This is a fascinating question that gets at some of the intriguing consequences of Einstein’s theory of special relativity. Special relativity shows that the speed of light in a vacuum is the same for all observers, regardless of their motion relative to the light source. This has some very non-intuitive implications when considering light and motion.

## The Speed of Light is Constant

The first key point is that the speed of light in a vacuum is always measured to be 300,000 km/s (186,000 miles/s) by all observers, regardless of their motion relative to the light source. This is one of the fundamental postulates of Einstein’s special theory of relativity. So if you were traveling at the speed of light and turned on your headlights, you would still measure the speed of those photons to be 300,000 km/s.

## Light Speed Travel and Time Dilation

Now, according to special relativity, it is actually impossible for any object with mass, like a spaceship, to reach the speed of light. As an object approaches light speed, its mass approaches infinity, meaning it would take an infinite amount of energy to accelerate to light speed. But just as a thought experiment, let’s imagine you could travel at very close to light speed in a spaceship with headlights.

Due to the effects of time dilation, time would pass much slower for you on the ship compared to a stationary observer. This means that while only days or weeks pass for you, decades or centuries would pass on Earth. So if you turned your headlights on at light speed, the light would still move away from you at light speed, but it would be severely redshifted – meaning its wavelength would be stretched out – due to the time dilation effects.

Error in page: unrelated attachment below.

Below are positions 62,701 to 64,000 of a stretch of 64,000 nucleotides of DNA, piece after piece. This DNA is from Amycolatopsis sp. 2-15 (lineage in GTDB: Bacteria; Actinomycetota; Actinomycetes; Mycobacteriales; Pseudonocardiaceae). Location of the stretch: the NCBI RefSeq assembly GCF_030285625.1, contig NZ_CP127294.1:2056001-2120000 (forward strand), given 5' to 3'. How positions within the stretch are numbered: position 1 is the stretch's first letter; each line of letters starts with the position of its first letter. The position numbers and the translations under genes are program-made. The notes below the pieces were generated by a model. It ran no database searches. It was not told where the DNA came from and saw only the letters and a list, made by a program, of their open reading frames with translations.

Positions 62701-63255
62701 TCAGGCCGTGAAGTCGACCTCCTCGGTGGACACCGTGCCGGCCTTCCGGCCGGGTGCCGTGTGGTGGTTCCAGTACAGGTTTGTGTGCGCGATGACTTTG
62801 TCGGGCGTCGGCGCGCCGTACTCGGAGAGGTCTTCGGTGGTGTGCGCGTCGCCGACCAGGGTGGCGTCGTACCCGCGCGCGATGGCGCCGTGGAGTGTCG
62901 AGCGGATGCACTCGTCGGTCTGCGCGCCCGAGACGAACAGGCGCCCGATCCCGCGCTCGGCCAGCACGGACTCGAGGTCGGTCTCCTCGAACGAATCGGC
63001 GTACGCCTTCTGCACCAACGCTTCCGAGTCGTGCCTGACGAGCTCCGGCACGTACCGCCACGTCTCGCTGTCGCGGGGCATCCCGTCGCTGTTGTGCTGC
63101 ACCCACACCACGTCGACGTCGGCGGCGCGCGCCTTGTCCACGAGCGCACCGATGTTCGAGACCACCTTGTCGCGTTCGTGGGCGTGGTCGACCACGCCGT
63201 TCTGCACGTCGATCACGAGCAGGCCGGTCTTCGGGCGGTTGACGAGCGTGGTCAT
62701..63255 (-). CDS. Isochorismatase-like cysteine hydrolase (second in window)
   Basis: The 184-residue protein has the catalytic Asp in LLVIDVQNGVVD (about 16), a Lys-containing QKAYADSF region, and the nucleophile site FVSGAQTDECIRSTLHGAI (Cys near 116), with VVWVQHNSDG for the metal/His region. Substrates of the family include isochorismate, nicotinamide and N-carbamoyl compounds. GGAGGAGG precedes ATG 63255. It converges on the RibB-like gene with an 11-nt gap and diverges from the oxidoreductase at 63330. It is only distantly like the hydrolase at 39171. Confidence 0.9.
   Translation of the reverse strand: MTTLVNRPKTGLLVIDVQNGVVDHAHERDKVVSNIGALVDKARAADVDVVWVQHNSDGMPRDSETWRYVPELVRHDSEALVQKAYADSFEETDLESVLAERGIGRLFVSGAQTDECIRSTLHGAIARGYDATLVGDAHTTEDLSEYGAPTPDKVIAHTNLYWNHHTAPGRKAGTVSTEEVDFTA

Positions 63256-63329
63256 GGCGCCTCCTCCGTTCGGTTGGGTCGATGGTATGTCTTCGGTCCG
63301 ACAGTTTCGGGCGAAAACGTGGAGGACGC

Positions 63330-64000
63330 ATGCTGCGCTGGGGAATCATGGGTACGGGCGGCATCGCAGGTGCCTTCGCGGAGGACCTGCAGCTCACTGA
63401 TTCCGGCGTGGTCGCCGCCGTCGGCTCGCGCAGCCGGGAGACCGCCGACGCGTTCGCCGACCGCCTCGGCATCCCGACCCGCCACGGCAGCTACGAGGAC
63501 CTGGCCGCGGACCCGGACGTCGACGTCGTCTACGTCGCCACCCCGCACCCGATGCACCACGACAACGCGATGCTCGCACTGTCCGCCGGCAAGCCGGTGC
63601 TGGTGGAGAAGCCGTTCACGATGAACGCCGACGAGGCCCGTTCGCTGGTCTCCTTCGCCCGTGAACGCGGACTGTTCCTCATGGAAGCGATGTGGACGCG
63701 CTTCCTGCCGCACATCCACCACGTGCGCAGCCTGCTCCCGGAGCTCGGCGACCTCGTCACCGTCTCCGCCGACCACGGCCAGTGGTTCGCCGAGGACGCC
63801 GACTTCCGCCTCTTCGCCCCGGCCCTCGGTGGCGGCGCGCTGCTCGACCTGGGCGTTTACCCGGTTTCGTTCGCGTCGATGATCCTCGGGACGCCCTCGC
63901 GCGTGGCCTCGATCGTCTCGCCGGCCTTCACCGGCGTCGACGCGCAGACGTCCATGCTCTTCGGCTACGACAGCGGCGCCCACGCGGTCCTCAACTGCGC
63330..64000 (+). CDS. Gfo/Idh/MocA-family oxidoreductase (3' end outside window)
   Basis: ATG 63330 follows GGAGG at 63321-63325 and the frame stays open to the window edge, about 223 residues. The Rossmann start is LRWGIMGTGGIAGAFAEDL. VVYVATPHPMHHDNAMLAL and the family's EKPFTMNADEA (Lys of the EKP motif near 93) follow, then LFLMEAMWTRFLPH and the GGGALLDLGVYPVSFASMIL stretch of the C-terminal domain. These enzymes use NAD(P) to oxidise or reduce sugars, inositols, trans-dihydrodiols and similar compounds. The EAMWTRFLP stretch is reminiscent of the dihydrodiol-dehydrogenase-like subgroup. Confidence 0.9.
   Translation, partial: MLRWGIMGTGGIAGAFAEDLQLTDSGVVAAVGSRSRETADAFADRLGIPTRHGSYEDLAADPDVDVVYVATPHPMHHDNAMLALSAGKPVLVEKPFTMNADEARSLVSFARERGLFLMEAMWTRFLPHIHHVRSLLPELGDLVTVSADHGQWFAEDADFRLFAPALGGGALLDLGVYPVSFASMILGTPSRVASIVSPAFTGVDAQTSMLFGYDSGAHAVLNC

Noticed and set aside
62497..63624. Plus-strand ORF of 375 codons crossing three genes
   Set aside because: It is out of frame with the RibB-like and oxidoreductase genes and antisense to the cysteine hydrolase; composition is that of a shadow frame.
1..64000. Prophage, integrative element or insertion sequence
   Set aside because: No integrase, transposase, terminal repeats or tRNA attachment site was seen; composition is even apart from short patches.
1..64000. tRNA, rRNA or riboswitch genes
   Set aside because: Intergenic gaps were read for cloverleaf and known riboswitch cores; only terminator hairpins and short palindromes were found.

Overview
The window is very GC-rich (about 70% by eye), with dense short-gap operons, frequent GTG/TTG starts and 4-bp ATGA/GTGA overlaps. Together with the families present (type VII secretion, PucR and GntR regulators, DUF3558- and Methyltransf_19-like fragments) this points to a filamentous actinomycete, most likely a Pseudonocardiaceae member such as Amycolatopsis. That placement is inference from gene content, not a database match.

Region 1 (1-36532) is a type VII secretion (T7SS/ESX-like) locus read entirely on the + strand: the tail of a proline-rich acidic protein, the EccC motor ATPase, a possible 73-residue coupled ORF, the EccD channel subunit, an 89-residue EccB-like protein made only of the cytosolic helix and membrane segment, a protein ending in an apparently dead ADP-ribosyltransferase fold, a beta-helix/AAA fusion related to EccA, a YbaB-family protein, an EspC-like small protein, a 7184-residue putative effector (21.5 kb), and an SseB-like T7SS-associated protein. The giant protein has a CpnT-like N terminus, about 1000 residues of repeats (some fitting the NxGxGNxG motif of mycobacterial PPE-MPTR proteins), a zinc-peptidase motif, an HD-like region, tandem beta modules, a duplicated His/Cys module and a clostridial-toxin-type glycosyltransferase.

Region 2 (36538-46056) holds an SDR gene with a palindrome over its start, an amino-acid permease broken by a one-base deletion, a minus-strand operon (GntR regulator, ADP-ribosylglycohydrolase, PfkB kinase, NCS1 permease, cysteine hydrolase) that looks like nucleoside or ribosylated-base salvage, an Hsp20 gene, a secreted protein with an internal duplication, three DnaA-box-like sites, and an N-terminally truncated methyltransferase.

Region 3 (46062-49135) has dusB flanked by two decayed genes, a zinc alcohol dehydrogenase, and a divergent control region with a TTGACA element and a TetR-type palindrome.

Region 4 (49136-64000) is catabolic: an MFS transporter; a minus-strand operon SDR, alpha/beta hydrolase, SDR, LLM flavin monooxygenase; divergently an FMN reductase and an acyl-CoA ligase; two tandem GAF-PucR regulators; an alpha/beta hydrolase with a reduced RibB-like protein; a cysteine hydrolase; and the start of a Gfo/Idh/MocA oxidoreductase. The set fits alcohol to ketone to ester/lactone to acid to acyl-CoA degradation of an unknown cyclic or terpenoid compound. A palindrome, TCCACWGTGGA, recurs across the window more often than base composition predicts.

## What a Stationary Observer Would See

Now let’s think about what a stationary observer watching your near-light speed spaceship fly by would see. For this observer, the light leaving your headlights would still move at light speed away from them. However, due to the relativistic Doppler effect, the light would be strongly blueshifted – its wavelength would be compressed – as you travel towards the observer.

Interestingly, as you passed by the observer, the light they see would shift from blueshifted to redshifted almost instantaneously. So they would see two flashes of light – one blue flash as you approach and one red flash as you zoom away. This is because the light emitted by your headlights would be traveling at c (light speed) in your spaceship’s reference frame, but the light travels at c in the observer’s frame as well.

## Causality is Preserved

This thought experiment shows some of the surprising effects of relativity of motion on light. But ultimately, the speed of light remains the same for all observers. So even if you traveled at light speed, a stationary observer would never see the light from your headlights move faster than c. This preserves causality – meaning that cause and effect remain properly ordered in different reference frames.

## Conclusions

- The speed of light is always measured as 300,000 km/s by all observers, regardless of motion relative to the source.
- It is impossible for objects with mass to reach the speed of light due to infinite mass energy requirements.
- If near light speed travel were possible, light emitted would be redshifted to the traveler but blueshifted to stationary observers.
- Light always travels at c from all perspectives to preserve causality.

While light speed travel remains impossible, speculating about its consequences provides insight into the counterintuitive properties of space and time according to relativity. This thought experiment reveals the strange but self-consistent rules that govern the universe at velocities approaching the cosmic speed limit.